Master's Thesis Thomas Schreiber

 

A time series clustering approach for Building Automation and Control Systems

Tsne Copyright: EBC Two-dimensional visualization of a six-dimensional data set. Statistical features of 3822 time series, from the database of the E.ON Energy Research Center, are grouped by an algorithm (T-SNE).

In Germany, the amount of installed Building Automation and Control Systems (BACS) is increasing steadily. Their suboptimal operation is one of the major reasons for limitations in comfort and efficiency. Structured data of all sensors and actuators are a good foundation for decisions about control strategies and efficiency optimization. In practice, the analysis of BACS-data is a challenging and time-consuming task, as the recorded time series are usually vast, chaotic and confusing. To determine the correct time series of the respective component, the first step is to find groups in the data and label them manually, a very error-prone task. Algorithms from the field of machine learning achieve promising results in a variety of classification tasks and in previous work, it has been demonstrated that they also reach high classification accuracies applied on BACS-data.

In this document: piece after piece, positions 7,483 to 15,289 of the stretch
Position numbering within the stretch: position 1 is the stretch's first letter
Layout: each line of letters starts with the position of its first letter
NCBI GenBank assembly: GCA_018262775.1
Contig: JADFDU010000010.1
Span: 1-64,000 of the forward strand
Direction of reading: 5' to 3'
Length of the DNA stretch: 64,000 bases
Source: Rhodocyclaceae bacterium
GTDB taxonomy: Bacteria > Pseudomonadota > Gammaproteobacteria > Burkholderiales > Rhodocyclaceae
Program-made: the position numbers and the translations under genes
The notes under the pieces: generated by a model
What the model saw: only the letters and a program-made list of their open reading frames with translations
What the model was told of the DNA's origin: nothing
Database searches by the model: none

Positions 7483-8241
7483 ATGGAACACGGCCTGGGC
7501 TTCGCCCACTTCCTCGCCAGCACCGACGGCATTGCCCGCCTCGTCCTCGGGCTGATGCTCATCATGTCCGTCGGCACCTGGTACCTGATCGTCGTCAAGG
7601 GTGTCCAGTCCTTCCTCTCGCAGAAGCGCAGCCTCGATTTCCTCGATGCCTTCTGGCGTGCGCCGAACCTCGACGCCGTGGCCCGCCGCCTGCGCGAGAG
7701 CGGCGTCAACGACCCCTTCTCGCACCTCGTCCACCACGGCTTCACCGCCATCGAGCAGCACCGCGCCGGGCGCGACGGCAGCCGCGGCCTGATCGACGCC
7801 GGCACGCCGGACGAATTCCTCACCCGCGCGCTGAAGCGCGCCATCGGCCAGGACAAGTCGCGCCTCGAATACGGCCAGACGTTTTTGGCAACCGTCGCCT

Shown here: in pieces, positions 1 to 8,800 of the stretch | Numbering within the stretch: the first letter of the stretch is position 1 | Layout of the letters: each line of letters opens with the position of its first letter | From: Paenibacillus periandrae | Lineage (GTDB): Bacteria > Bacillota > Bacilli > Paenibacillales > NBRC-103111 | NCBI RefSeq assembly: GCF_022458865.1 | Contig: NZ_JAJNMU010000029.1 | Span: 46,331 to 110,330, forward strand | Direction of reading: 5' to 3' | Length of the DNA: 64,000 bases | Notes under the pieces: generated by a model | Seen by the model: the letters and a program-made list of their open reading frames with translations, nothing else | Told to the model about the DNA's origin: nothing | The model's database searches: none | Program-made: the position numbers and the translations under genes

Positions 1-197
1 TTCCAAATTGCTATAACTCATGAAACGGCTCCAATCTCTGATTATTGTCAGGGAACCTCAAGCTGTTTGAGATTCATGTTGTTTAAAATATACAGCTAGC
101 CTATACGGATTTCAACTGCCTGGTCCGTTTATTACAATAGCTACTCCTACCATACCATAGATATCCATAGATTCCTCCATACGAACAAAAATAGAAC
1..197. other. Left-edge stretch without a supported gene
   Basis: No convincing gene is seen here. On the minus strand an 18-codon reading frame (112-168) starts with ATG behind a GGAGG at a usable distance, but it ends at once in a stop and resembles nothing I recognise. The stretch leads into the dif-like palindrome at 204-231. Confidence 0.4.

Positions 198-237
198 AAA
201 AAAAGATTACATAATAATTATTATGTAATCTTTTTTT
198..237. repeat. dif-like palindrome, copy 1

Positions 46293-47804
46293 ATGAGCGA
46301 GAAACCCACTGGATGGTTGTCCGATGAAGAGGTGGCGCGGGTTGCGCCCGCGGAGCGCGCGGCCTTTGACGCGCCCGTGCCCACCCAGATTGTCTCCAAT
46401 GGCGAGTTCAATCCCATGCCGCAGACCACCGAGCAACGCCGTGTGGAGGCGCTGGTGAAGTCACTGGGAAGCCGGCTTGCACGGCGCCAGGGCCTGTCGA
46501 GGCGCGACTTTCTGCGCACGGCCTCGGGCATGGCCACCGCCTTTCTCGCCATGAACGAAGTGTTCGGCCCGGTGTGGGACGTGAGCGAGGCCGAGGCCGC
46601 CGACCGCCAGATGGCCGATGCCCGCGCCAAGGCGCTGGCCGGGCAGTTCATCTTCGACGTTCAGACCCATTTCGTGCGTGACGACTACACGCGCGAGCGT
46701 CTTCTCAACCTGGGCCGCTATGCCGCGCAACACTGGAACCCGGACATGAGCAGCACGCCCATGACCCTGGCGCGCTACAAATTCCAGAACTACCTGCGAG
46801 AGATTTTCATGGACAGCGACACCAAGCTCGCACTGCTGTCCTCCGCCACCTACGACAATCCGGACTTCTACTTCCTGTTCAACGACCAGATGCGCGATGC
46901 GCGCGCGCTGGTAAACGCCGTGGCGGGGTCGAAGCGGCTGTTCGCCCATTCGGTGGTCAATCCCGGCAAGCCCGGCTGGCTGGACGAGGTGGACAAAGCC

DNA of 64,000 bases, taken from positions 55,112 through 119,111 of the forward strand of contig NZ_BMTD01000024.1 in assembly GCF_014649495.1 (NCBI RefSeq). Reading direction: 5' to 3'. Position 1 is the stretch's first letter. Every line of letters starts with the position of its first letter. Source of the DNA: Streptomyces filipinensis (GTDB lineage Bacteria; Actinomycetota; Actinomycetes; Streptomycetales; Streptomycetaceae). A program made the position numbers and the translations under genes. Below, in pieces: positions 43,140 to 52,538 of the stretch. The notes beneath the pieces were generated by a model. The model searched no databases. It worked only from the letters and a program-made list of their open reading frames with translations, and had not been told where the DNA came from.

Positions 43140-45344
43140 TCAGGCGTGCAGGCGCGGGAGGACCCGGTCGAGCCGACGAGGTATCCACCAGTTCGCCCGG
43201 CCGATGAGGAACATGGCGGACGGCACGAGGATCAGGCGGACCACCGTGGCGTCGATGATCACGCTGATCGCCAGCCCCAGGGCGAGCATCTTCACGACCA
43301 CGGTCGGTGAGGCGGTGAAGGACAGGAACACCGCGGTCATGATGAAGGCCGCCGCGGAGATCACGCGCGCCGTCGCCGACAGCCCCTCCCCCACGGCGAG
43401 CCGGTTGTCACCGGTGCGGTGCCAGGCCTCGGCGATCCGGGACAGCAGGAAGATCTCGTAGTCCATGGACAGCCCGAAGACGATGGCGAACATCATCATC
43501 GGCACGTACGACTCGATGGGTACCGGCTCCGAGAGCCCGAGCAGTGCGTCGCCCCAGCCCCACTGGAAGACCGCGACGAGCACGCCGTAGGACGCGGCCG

The authors examined algorithms from the field of supervised learning, in which labelled training data is necessary. In this paper, we present a selection of the most promising unsupervised learning techniques and apply them on data extracted from the BACS of the E.ON Energy Research Center.

Unsupervised algorithms rely purely on similarities in the data, we use labels for validation only.

We train nine clustering algorithms with statistical features of the time series and unsupervised extracted features, generated by a deep convolutional auto-encoder. Further, we apply dynamic time warp, a raw-data-based time series clustering technique. Our investigations show that even the

most accurate unsupervised methods we apply, are unable to find the pre-defined 22 classes in the data but also observe that, generally, unsupervised clustering is possible. Subsequently we discuss the potential of acquiring knowledge from the generated clusters considering that the groups reveal valuable information about the data. Even if they do not represent the groups, which were defined by engineers in their work with the system.